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September 29, 2017

ConferenceAn intense conference addressing demanding issues for today’s museums

ICOM Germany and ICOM Nord (ICOM Iceland, Norway, Sweden, Finland, and Denmark) organised a joint conference in Helsingborg, Sweden, from 21 to 23 September. Continuing with the theme of International Museum Day 2017, “Museums and contested histories: Saying the unspeakable in museums”, participants tackled the “difficult issues” that arise in all aspects of museum work.

The choice of topic continued to prove its relevance, as many quickly related to the situations studied during the conference and expressed the need for exchange and the development of common strategies when dealing with difficult stories. One of the first keywords given was ‘unease’, the inevitable feeling that museum professionals and visitors get when confronted with difficult issues. Collecting this kind of narrative is impossible without fostering a trusting relationship with the people involved in them, adding an emotional dimension to the mission of dealing with these objects and stories. The close relationship between the ways in which museums tackle difficult issues and their political freedom was an underlying issue in several presentations, as well as difficult issues around gender, ethical challenges and museum public responsibilities.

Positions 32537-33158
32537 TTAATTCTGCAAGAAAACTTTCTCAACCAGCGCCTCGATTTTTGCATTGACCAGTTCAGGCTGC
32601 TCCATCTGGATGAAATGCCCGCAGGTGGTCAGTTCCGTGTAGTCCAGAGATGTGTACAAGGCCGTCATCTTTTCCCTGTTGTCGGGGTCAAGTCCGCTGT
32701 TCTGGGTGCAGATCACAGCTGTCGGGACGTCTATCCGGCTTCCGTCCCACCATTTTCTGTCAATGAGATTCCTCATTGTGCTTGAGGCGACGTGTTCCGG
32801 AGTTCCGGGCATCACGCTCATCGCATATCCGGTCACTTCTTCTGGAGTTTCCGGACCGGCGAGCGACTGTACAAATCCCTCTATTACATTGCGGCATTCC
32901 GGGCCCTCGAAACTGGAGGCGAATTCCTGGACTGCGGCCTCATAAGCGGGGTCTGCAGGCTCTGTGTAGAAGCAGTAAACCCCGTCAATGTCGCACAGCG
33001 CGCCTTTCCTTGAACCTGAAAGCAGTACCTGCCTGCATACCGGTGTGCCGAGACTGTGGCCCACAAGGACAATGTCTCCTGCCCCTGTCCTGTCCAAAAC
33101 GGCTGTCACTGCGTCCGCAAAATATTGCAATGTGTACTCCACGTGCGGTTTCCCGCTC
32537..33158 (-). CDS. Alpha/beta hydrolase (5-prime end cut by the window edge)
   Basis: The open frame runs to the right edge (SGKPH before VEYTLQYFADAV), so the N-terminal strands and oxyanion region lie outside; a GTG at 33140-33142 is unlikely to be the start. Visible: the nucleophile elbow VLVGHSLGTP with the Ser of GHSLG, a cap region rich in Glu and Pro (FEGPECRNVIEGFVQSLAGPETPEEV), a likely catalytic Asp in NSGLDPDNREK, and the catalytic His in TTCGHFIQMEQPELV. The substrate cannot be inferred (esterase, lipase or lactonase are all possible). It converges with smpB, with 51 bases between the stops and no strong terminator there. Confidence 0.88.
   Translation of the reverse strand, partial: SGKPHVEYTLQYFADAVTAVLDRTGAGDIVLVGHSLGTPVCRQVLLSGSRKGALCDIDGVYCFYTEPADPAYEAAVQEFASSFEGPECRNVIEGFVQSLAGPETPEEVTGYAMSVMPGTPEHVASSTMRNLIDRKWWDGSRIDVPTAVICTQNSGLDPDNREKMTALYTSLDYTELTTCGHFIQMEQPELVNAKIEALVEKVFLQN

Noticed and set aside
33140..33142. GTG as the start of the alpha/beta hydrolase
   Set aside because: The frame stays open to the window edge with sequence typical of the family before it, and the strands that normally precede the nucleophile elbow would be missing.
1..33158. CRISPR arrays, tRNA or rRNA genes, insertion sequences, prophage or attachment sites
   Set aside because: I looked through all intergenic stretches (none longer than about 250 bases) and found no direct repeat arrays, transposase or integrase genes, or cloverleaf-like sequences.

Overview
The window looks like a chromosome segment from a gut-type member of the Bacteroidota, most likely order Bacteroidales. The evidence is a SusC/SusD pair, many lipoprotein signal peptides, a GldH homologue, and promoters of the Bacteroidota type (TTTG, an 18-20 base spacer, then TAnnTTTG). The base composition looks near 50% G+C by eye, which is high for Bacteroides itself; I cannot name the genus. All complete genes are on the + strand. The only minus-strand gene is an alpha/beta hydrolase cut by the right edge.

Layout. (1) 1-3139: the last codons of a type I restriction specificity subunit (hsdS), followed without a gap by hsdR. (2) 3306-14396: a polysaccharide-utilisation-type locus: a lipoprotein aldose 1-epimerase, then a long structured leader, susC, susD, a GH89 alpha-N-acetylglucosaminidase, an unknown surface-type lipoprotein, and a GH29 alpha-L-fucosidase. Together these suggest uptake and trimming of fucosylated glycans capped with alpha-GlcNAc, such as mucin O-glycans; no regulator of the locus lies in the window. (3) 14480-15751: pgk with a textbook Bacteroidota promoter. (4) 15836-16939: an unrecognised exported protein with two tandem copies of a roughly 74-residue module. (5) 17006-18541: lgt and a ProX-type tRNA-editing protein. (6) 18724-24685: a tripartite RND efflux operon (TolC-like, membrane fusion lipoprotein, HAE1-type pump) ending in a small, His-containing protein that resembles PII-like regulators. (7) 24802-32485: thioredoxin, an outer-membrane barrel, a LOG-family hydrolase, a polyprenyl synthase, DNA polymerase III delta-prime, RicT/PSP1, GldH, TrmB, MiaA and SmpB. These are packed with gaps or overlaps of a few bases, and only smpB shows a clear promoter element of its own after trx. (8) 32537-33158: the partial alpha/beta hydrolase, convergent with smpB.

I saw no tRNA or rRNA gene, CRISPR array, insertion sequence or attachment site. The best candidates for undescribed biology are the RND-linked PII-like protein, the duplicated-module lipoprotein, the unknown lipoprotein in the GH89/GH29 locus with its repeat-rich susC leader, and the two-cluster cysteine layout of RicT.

A challenge for the present

While interpreting and remembering a hurtful past is a difficult task, so is collecting and displaying the present. This issue was raised by ICOM’s President, Suay Aksoy, during her opening speech.

“Reconciliation appears as a post-trauma action that takes place only after decades have passed. It takes time to prepare the communities for reconciliation. So, the earlier the efforts start, the earlier the peace is instituted. Then it is justified to ask, can we not do something when things are in the making —when they are happening? Why are museums able to talk about trauma only decades after it occurs? Is this era too fast for museums? Could it be that the format of our structures and their mode of operation require updating? But then… how much is this a matter of relevance for museums, how much does it serve their relevance?” she asked.

These questions might not have definite answers yet, but the conference has taken a big step towards fostering a conversation around the need for museums to tackle the unspeakable and actively engage with the communities they serve by making difficult stories seen and heard.

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